About The Artist
"Sunflower" was the stage name for Mary Virginia Calvas, a girl of Irish and Italian descent and native of Davis, West Virginia. She became best known as female vocalist with Doc Williams and the Border Riders in the 1937-1942 years. She seems to have joined the Border Riders at KQV radio in Pittsburgh not long before the band relocated to WWVA in May 1937.
A letter to the editor in a Buddy Starcher Fan Club Newsletter indicated the stay in Pittsburgh included a six month engagement over radio station WJAS.
Doc Williams wrote of Sunflower in the first edition of The Simplified By Ear System of Guitar Chords by Doc Williams (1st Printing 1943) that Mary Calvas (Sunflower) was the third female singer for the Border Riders. The first was Mickey McCarthy (promotional ads billed her as "The Girl with Pep"); she only stayed with the group a few short months, having to leave due to illness that led to her death three years later. The second was Mary Jane Mosier from Greensboro, Pennsylvania. She stayed with the Border Riders for nine months. She was replaced by Sunflower.
She ranked as a key band member when the group won the Jamboree popularity contest in May 1938. When introducing her, Doc introduced her as the "Girl with the Sunny Disposition." On May 18, 1939, she married Doc's fiddle playing brother Cy Williams (real name Milo Smik). The next day the whole band left on a month-long vacation through Western states which apparently also doubled as a honeymoon for the newlyweds. In 1940 the Border Riders worked the summer months at WREC Memphis before returning to Wheeling.
As part of the WWVA Jamboree's Seventh Anniersary, the station sent some of its performers on the "Second Annual Good-Will Tour that was to be from April 27 to May 4, 1940. In 1941, a similar tour was held. Below you can see how the personnel changed with various acts in one year.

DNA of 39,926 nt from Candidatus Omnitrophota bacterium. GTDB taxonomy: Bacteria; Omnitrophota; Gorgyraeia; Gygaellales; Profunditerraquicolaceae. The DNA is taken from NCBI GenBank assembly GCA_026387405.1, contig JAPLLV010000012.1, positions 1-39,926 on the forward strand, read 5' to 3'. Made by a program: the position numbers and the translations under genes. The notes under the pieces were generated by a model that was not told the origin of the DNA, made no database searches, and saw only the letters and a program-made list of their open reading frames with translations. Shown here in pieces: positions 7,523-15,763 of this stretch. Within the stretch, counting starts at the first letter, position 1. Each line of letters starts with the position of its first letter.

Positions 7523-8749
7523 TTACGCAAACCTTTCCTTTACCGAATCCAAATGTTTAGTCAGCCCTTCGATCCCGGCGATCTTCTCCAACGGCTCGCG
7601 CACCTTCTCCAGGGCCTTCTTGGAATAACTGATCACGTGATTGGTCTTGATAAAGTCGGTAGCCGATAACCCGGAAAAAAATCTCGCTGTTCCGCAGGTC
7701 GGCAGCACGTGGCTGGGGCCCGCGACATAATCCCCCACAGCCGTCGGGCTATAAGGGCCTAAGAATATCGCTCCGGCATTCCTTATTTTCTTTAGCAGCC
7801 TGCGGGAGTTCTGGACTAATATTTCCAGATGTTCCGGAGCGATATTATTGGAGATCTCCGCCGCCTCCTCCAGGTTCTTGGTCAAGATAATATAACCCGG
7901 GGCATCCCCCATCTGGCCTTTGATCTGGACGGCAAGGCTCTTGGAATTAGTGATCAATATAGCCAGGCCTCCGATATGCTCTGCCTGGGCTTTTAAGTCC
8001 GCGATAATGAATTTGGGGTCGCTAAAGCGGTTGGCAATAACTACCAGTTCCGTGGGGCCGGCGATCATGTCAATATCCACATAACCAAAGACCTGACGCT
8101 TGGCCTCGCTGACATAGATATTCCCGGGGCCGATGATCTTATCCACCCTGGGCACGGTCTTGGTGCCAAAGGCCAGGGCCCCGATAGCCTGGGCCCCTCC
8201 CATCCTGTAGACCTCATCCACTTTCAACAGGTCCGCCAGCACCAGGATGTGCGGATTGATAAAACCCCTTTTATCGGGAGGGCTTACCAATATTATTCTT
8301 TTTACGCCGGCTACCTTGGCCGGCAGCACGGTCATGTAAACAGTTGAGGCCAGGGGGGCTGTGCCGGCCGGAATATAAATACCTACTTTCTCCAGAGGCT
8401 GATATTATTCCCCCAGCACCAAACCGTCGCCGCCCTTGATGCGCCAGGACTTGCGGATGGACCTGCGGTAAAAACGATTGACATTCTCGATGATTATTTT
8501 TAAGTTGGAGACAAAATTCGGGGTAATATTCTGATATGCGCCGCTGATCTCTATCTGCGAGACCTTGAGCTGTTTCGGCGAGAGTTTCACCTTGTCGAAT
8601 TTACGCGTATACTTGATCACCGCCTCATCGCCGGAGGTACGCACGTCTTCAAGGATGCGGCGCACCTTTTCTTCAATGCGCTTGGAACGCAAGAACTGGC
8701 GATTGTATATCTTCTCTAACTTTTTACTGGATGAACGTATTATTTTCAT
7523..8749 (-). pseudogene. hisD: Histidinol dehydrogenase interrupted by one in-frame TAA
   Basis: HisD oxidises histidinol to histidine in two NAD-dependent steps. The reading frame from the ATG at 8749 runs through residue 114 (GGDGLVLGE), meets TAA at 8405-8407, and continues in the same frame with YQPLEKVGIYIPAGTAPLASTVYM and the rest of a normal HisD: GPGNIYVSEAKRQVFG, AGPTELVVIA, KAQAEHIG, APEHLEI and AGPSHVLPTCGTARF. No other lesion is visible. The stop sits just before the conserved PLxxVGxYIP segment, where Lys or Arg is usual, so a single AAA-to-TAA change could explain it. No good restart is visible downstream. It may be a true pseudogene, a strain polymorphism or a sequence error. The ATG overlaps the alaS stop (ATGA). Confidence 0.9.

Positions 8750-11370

In 1943, Cowboy Music World shows she had a 15-minute program over WWVA with Paul Yost. Cowboy Music World reported she was doing a show with Reed Dunn over WWVA in 1944.
Mary Jean Shurtz told readers in June of 1946 that Sunflower had been off the air due to being ill and in the hospital. She had returned and was back on WWVA as part of the Mountaineer Matinee with Smilie Sutter and Reed Dunn.
In Doc's Guitar Instruction booklet of 1943, he included a photo of Brother Cy and Sunflower (our photo collection as that photo) that indicated it was taken in the winter of 1939. But Doc also told readers that Sunflower had decided to retire in 1943 from performing.
Not long afterward, the USA entered World War II and Cy entered military service. Unfortunately, his and Sunflower's marriage became in the fashion of many marital unions a casualty of the conflict, and they divorced soon after Cy's return.
Meanwhile, Sunflower worked for a time at WKST in New Castle, Pennsylvania. National Hillbilly News had evidently heard from WWVA listeners who were asking, "Where's Sunflower and Froggie?" They had joined Curley Miller's Ploughboys on the New Castle, Pennsylvania station. They were doing shows twice a day, 7:05am to 7:45am and then a Saturday night show from 9:30pm to 10:00pm. They were also on the "Hayloft Frolic" show held at the Cathedral in New Castle at 8:00pm. A portion of that show was broadcast from 10:00pm to 10:30pm.
Later she married Eddie Wallace who worked at WWVA in the 1949-1951 period as pianist for the well-known gospel quartet, Sunshine Boys. They most often made their headquarters in the Atlanta area.
In the later 1950's, Sunflower contracted serious heart problems brought on by rheumatic fever. She died before reaching the age of forty. Her obituary mentions another daughter and son besides Sandra - Debbie Wallace and Ed Wallace Jr.
Credits & Sources
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